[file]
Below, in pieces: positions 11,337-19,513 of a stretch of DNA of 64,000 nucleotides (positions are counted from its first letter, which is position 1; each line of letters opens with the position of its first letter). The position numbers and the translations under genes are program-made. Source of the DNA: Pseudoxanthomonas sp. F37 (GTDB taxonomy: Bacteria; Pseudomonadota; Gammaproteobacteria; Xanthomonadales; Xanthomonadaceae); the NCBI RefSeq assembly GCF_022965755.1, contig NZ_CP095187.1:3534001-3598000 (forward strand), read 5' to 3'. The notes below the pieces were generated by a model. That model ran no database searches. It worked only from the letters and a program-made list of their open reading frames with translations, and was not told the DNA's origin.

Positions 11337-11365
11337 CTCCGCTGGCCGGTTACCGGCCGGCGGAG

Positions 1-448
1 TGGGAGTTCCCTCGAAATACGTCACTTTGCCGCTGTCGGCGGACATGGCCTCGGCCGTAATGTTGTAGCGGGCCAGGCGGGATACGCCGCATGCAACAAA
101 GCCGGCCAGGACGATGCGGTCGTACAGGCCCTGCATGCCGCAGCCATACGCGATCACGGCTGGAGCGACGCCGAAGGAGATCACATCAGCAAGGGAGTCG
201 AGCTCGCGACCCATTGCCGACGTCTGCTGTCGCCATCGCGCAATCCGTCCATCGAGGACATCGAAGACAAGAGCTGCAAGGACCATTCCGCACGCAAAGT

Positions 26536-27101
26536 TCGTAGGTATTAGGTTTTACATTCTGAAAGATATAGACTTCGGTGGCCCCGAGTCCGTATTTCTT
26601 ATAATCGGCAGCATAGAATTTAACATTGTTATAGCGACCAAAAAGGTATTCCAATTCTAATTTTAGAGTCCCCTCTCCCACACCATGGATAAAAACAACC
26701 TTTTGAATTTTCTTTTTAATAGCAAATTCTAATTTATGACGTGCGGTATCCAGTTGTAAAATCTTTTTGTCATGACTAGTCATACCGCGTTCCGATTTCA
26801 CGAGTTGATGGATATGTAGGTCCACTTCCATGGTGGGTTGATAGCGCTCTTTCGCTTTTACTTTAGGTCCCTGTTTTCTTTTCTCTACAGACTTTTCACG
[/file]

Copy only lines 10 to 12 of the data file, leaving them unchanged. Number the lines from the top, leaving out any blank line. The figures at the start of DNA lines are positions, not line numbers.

26601 ATAATCGGCAGCATAGAATTTAACATTGTTATAGCGACCAAAAAGGTATTCCAATTCTAATTTTAGAGTCCCCTCTCCCACACCATGGATAAAAACAACC
26701 TTTTGAATTTTCTTTTTAATAGCAAATTCTAATTTATGACGTGCGGTATCCAGTTGTAAAATCTTTTTGTCATGACTAGTCATACCGCGTTCCGATTTCA
26801 CGAGTTGATGGATATGTAGGTCCACTTCCATGGTGGGTTGATAGCGCTCTTTCGCTTTTACTTTAGGTCCCTGTTTTCTTTTCTCTACAGACTTTTCACG